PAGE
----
What do you like or dislike about the Singapore Grand Prix track? What needs to be changed – and how? Have your say in the comments.

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Image ?? Sahara Force India F1 Team, Singapore GP/Sutton

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138 comments on How can Singapore’s F1 track be improved?

  1. maxthecat said on 26th September 2012, 21:06

    Put a chicane in half way down St Andrews Rd (slower speed, easier to navigate and as it’s fairly close to turn 9, easier to overtake) and turn the launch pad chicane in a 90 left (lower speed, less run off needed).

  2. Lin1876 (@lin1876) said on 26th September 2012, 22:03

    A shorter circuit and an 80 lap race? I’ll take that, thanks! We need some change from all the new circuits which are around 55-60 laps, so one 80 lap race would be a unique challenge, especially as the best overtaking spot on the track would be passed 20 more times.

    I wouldn’t make any other changes though. Part of the appeal of Singapore is the atmosphere, making it much like Monaco in that respect. Also, Singapore Sling aside, it’s a decent track with a couple of half-chances to overtake, but which allow a driver to defend against a rival with DRS.

  3. Toro Stevo (@toro-stevo) said on 26th September 2012, 22:58

    I don’t understand how cutting the track from turn 8 into 14 will make it a shorter race. It will be a shorter lap, however looking at the track layout I can imagine the actual distance covered in 2 hours would be lower, simply because of the longer straights between 9 and 10, and 13-14. Haven’t calculated this though, so it might not be as big an issue as it seems, as it does remove ‘that’ awful slow chicane.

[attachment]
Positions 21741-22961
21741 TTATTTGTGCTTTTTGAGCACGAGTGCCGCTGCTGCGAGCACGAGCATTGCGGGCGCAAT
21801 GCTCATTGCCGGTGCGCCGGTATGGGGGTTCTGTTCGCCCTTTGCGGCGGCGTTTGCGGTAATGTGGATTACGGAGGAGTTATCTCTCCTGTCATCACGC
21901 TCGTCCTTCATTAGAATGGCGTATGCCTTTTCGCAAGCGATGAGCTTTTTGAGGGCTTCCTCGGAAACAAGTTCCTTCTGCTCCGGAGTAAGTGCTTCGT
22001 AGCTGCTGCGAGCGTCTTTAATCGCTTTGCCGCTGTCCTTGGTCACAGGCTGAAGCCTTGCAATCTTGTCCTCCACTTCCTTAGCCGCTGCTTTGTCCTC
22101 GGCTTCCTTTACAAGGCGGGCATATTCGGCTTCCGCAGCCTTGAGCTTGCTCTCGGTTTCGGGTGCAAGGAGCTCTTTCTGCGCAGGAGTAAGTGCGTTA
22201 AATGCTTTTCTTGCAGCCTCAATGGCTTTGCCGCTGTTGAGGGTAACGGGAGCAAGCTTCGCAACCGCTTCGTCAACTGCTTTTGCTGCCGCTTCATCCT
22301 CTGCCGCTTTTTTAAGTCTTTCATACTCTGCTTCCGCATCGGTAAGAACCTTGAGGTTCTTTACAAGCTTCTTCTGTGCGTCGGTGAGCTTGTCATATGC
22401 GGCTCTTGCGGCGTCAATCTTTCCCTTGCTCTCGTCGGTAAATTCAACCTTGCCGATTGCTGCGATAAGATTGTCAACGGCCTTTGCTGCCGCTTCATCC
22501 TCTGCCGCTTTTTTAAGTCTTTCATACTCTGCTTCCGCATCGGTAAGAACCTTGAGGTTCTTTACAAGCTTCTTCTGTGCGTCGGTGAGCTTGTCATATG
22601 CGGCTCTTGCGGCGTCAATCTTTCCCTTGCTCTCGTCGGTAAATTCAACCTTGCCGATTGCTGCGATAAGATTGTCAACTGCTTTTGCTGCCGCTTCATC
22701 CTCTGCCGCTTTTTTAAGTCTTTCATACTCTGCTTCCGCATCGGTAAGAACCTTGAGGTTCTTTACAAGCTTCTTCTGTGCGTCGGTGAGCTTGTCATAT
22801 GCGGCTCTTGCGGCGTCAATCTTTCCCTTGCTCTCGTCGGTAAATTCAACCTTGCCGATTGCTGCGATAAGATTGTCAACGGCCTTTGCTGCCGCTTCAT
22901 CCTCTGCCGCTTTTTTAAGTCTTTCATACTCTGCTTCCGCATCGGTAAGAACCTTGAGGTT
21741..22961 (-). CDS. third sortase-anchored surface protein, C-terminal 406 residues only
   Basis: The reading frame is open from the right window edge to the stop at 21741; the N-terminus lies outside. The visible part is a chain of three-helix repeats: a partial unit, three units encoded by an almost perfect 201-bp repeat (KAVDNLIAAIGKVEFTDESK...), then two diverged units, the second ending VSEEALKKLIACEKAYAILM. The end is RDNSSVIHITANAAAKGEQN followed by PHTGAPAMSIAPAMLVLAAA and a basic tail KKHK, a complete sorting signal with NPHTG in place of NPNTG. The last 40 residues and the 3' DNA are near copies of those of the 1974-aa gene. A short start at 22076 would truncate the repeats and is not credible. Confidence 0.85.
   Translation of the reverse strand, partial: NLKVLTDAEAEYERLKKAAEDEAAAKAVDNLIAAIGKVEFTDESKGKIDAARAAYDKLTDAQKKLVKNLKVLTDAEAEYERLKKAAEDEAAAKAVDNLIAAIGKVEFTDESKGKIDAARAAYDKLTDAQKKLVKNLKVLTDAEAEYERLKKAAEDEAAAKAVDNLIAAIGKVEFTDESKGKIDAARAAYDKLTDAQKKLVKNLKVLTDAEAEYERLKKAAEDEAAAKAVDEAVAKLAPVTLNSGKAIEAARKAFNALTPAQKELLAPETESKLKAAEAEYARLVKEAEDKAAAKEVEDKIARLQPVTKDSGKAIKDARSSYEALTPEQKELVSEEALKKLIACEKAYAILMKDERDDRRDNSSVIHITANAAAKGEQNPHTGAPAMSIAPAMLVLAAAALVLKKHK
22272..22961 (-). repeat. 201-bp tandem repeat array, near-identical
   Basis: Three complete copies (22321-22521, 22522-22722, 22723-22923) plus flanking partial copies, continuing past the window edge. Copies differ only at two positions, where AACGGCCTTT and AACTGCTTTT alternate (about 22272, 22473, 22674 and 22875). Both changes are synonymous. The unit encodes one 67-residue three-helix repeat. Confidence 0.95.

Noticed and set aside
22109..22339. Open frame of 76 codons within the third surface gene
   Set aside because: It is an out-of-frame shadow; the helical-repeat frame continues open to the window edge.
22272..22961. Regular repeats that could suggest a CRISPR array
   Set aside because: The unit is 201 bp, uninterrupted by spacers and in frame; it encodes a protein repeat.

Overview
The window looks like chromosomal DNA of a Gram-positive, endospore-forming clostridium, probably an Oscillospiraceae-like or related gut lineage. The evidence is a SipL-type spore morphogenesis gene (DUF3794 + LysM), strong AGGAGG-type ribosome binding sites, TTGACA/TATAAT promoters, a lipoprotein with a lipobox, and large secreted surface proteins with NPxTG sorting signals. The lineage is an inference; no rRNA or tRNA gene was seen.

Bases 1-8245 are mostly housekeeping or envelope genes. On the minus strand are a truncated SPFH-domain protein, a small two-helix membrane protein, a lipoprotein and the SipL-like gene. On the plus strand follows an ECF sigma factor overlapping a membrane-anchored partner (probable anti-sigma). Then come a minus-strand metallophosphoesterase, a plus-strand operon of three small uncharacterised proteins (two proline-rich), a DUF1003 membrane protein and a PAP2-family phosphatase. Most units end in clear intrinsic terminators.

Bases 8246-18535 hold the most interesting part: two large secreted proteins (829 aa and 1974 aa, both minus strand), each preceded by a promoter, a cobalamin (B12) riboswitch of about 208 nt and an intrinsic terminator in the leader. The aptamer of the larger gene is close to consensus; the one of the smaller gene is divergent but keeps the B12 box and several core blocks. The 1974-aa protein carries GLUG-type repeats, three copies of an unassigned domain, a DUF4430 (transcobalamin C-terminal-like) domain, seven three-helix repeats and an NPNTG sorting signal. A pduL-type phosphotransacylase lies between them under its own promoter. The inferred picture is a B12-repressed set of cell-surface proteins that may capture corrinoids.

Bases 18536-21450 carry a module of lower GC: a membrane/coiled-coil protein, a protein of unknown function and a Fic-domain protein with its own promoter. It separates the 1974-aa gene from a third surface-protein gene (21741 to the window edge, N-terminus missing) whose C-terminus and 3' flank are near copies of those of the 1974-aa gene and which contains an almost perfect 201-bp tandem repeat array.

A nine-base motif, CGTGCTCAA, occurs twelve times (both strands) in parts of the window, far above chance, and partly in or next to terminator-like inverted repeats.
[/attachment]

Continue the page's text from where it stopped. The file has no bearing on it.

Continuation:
I personally also really dislike the boxcar section at the end of the lap, but as there is no road through that directly bypasses it, it really is a necessity. And as someone brought up earlier, the first corner of it catches out a few people.

  4. Ginola14 (@ginola14) said on 26th September 2012, 23:20

    The Crashgate grandstand section is indeed lame. But i doubt they would drop it to be honest as it guarantees at one stroke 30,000 more seated spectators.

    A 3-day pass to that section costs USD185/£115 now in the early bird sales phase for next year’s tickets. So that’s USD5.5m/£3.45m in revenue; not a Mickey Mouse amount.

    • Ginola14 (@ginola14) said on 27th September 2012, 6:26

      Just to add on, sectors 1 and 2 of the circuit are actually fine enough as most people have mentioned

      The last sector with all the mickey mouse 90 degree turns and going through the Crashgate grandstand area is just terrible though and this is one part where the most improvements can be made to improve the spectacle.

  5. Ginola14 (@ginola14) said on 26th September 2012, 23:21

    I won’t be surprised if the revised track turns out like this. It is a very radical tweak but does incorporate all the rumoured revisions that had been mooted over the weekend.

    No Singapore Sling for good and the track extends into the Marina Bay Sands Casino area. The Crashgate grandstand is kept for “economic reasons” but the direction is reversed and it could be worthwhile to see whether it does improve the racing going the other way. The straight along the Esplanade Drive is a bit long and dangerous so a Mickey Mouse chicane could possibly be installed at the junction near the Anderson Bridge to slow the cars down.

  6. Prisoner Monkeys (@prisoner-monkeys) said on 26th September 2012, 23:34